US elder statesman Henry Kissinger said Tuesday that Russia's invasion shows there is no longer a point to keeping Ukraine out of NATO, the long-held aspiration of Kyiv that he had opposed.
The 99-year-old former secretary of state and apostle of realpolitik has for months advocated a ceasefire in the Ukraine war that would in effect accept some military gains by Russia.
But speaking virtually to the World Economic Forum in Davos, Kissinger said that NATO membership for Ukraine would be an "appropriate outcome."
"Before this war, I was opposed to membership of Ukraine in NATO because I feared that it would start exactly the process that we have seen now," Kissinger said.
"Now that this process has reached this level, the idea of a neutral Ukraine under these conditions is no longer meaningful," said Kissinger, speaking before a bookcase with a framed picture of president Richard Nixon, under whom he served.
Russian President Vladimir Putin had described Ukraine's NATO aspirations as a threat as he justified the invasion launched on February 24 last year.
The United States had insisted that decisions on NATO were up to Ukraine. But the bid had little traction with European powers wary of granting the alliance's mutual security guarantees to a nation that has already been in a low-intensity war with Russia since 2014.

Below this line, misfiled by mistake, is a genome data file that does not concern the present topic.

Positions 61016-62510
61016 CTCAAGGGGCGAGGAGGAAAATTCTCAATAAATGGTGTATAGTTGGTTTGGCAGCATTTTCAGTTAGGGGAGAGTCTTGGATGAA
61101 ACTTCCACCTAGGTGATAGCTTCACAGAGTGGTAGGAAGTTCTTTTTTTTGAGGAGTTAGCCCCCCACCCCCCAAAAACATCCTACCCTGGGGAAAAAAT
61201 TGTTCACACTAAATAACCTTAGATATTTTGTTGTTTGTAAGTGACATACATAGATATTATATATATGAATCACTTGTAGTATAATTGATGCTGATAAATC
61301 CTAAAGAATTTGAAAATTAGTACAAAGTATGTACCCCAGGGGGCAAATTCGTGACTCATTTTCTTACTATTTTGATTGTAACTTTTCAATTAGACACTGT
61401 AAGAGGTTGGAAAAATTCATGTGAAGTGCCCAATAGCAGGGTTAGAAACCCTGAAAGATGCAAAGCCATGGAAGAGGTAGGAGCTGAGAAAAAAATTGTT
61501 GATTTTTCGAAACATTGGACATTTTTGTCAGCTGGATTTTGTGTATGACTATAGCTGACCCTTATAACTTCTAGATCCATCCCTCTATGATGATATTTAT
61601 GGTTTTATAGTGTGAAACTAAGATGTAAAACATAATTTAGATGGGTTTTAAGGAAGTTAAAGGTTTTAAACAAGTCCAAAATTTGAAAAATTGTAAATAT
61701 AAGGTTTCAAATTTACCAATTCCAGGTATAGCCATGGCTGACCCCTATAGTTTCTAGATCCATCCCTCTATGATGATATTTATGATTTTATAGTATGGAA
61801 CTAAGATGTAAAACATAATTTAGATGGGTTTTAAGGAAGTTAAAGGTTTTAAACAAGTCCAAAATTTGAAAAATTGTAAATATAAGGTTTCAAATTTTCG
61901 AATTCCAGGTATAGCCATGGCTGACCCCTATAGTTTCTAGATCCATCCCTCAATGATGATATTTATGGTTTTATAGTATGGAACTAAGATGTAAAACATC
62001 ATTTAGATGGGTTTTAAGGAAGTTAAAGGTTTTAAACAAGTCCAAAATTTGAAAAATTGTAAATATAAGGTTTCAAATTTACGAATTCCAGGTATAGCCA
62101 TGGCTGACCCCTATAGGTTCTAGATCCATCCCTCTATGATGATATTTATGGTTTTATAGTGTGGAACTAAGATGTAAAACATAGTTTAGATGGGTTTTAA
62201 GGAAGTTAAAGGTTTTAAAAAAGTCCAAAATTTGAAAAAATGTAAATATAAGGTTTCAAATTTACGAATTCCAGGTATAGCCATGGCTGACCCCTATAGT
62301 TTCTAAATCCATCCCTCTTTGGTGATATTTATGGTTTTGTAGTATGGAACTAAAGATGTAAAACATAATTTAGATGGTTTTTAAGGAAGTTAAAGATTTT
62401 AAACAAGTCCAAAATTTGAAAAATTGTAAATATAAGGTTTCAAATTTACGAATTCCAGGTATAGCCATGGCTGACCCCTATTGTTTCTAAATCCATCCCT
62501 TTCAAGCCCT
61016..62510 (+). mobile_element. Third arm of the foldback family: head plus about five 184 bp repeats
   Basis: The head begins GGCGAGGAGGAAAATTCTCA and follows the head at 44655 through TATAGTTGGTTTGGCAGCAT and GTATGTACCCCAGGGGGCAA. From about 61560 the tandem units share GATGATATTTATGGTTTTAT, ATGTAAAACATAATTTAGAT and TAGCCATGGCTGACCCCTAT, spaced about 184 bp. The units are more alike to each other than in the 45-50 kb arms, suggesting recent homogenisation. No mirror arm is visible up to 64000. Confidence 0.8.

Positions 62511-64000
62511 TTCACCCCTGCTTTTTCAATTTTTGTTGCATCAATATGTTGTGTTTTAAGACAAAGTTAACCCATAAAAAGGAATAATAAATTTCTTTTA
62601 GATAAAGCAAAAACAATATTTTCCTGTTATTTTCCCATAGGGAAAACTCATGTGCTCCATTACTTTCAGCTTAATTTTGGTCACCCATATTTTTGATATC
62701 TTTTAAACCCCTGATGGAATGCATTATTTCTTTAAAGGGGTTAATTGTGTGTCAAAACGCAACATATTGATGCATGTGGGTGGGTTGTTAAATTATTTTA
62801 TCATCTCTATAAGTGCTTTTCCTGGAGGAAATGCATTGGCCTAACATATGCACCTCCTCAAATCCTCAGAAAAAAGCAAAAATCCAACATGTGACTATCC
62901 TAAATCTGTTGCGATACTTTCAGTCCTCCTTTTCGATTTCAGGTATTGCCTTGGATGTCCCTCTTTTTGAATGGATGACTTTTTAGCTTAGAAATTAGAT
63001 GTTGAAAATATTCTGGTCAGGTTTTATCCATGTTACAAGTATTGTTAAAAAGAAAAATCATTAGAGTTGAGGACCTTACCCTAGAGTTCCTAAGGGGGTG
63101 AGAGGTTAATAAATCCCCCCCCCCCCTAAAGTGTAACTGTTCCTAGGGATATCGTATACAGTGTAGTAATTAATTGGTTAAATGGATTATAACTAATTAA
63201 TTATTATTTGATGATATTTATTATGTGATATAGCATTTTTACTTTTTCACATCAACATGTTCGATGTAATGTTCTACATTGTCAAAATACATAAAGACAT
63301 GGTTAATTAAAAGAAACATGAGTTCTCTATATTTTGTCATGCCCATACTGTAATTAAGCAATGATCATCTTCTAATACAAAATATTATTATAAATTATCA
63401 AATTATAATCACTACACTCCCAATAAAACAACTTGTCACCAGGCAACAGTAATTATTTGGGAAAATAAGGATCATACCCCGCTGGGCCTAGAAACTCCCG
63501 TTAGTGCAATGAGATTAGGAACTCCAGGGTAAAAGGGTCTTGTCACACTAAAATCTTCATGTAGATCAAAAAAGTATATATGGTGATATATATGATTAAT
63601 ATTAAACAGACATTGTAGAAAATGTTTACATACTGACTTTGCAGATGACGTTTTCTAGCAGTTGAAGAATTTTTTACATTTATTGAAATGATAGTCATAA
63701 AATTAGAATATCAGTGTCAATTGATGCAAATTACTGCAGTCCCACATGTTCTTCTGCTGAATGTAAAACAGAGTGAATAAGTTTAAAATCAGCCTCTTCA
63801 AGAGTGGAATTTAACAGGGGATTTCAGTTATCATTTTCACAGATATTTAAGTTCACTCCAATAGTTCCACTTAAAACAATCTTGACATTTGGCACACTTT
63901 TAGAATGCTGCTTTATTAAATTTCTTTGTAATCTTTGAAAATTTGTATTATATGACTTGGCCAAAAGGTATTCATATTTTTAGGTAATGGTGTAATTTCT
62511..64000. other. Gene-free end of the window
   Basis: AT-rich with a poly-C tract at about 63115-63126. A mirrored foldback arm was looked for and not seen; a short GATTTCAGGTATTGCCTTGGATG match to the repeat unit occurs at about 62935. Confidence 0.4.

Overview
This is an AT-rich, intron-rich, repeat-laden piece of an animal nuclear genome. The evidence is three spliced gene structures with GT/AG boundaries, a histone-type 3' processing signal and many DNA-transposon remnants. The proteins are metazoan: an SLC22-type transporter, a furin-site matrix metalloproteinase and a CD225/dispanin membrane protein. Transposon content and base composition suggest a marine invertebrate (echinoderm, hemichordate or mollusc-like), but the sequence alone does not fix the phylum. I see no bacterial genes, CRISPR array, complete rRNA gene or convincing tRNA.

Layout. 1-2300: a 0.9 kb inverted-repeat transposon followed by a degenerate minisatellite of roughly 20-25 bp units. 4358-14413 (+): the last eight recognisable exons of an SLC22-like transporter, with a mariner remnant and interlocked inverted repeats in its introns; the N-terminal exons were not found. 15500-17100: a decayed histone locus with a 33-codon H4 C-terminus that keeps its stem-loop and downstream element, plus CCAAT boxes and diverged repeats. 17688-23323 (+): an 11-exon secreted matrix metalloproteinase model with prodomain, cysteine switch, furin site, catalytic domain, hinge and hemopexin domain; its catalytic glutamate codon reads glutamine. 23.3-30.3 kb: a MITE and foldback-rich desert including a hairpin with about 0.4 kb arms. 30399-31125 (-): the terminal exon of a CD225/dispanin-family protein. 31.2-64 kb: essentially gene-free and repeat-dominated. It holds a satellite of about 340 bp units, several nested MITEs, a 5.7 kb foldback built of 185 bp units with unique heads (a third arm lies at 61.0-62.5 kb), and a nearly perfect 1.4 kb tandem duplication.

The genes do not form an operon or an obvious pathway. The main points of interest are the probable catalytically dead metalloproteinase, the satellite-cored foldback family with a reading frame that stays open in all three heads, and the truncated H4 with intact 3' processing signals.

Kissinger, in an essay last month in the conservative British magazine The Spectator, warned that the Ukraine conflict had parallels to 1914 when major powers inadvertently escalated into world war.
He called for a ceasefire in which Russia withdraws to pre-invasion lines but not beyond, staying in eastern Ukraine as well as the Crimean peninsula, which Moscow annexed in 2014, with the territories open to later negotiations.
At Davos, Kissinger said it was important to "keep the war from becoming a war against Russia itself" and to "give Russia an opportunity to rejoin the international system."
While acknowledging that countries once dominated by Moscow would be hesitant, Kissinger said it was critical to avoid instability in the vast nuclear-armed nation.
A diplomatic process could help Russia "re-evaluate its historic position, which was an amalgam of an attraction to the culture of Europe and a fear of domination by Europe."